At the same time, there’s ongoing research into making roads more durable. Kelly says that, while more durable roads will help with particle pollution, engineers using recycled plastic or old rubber must be careful not to introduce dangerous microplastics into the mix, or allow them to be generated through road abrasion.

No easy answers 

When it comes to tyre dust, things get complicated. It’s more difficult to catch, there’s less research to rely on and there’s debates about how dangerous it is. 

According to research groups such as Emissions Analytics, tyre wear can be nearly 2,000 times worse – or more hazardous – than tailpipe emissions.    

But Fraser warns that any interventions or advances to materials used should not come at the expense of safety. Tyres and brakes have become sophisticated components of a modern vehicle, and just 1m of braking distance can mean the difference between a crash or a near-crash. A lot of the tyre research over the past 50 years has centred around safety, improving friction and noise levels, and minimising energy consumption (especially important for electric vehicles).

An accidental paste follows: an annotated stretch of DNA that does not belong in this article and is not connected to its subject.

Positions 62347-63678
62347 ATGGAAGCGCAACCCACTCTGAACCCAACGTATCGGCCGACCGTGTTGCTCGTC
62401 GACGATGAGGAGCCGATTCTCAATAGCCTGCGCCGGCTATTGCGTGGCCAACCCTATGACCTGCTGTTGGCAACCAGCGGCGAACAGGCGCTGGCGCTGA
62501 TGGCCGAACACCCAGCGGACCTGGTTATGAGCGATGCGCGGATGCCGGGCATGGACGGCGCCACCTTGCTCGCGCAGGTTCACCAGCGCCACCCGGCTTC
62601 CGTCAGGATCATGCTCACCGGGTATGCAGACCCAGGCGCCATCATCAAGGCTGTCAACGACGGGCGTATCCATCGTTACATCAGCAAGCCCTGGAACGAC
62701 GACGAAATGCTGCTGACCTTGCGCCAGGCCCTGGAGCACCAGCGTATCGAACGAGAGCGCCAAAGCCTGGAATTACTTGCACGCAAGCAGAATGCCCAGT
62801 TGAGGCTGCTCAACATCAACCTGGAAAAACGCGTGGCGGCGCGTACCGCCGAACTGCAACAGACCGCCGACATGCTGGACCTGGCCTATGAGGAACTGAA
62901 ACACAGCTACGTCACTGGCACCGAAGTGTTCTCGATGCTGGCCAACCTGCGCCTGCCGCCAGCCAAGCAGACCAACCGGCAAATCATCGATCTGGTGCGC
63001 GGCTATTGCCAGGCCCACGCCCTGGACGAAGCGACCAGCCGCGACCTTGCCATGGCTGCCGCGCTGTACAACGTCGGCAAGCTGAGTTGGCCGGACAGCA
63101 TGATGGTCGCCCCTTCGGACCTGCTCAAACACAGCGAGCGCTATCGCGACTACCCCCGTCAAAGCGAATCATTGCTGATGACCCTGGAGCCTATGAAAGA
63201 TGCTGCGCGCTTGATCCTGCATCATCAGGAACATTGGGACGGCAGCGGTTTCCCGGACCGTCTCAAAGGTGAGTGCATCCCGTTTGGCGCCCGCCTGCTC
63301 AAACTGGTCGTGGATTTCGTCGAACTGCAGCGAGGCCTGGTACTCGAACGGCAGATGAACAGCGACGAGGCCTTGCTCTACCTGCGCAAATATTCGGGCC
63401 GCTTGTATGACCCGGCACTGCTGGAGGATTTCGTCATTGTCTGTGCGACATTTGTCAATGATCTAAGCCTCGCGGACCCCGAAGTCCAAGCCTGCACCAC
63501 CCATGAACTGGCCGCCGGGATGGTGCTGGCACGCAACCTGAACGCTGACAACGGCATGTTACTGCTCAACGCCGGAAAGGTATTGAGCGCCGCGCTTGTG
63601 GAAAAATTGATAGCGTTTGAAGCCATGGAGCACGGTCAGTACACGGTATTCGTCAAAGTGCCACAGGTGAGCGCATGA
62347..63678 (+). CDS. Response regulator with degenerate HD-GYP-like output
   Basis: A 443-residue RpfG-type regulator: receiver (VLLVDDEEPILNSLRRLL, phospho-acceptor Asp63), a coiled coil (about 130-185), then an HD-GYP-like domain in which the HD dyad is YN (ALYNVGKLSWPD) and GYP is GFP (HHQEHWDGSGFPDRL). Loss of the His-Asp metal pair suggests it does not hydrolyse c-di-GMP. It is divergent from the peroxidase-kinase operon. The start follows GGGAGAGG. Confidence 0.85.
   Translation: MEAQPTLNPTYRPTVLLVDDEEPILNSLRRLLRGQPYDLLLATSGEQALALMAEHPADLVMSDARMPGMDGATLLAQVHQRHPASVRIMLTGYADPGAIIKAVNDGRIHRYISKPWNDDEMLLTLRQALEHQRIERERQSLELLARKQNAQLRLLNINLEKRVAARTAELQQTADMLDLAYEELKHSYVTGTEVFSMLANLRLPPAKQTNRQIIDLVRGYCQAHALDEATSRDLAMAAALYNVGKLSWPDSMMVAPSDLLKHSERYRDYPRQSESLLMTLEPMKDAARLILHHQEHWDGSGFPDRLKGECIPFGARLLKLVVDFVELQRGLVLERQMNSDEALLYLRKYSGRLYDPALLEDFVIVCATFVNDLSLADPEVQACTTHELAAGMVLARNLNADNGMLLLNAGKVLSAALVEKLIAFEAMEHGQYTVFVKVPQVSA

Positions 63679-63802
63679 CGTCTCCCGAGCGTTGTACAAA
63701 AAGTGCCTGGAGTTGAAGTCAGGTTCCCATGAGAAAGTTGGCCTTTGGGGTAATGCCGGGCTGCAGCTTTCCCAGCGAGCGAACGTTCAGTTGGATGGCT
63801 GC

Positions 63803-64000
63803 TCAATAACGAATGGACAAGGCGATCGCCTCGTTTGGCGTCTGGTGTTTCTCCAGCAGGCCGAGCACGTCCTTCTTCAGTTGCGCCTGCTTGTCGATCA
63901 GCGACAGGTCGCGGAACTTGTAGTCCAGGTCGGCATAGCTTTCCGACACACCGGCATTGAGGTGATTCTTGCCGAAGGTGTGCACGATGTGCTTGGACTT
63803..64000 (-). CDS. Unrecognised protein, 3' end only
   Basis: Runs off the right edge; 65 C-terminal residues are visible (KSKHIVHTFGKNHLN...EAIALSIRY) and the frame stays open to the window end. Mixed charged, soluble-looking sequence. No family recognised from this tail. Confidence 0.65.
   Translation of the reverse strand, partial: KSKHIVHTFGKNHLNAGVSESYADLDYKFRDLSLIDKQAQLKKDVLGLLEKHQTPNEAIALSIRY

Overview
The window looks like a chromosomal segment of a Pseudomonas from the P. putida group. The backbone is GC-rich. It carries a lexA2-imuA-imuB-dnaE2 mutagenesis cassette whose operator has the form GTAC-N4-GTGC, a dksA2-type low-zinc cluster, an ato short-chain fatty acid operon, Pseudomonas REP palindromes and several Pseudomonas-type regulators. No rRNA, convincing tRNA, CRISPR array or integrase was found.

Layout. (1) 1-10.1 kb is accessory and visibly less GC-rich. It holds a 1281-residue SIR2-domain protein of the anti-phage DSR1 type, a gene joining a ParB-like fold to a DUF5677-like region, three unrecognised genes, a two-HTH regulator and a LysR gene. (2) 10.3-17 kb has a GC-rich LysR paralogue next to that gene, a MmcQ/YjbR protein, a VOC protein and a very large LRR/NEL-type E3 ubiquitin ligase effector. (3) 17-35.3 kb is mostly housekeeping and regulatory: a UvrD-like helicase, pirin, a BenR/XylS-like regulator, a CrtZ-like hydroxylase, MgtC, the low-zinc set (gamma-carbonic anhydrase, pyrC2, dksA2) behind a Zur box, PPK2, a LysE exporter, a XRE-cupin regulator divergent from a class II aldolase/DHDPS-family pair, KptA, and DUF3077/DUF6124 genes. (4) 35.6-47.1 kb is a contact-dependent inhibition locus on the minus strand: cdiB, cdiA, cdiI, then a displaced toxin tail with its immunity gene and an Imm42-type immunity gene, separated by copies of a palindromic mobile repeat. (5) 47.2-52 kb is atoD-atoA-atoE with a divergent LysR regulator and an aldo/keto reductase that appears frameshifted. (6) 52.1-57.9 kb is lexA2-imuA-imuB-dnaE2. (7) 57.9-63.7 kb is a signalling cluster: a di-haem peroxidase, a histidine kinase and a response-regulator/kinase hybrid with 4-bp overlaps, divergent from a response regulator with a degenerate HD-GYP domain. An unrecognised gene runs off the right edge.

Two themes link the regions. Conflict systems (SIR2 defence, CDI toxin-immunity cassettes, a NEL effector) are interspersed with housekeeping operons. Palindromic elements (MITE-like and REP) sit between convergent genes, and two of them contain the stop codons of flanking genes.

Fraser says research has shown that tyre dust and other non-exhaust PMs make up a fraction (less than 10% and, in some instances, less that 1%) of the overall air pollution problem. He adds that it’s important to consider the size of the tyre particles and how many of them qualify as PM2.5, the tiniest ones, which are typically inhaled. The Tyre Collective claims that, when it comes to road transport, tyre wear accounts for half of airborne particles.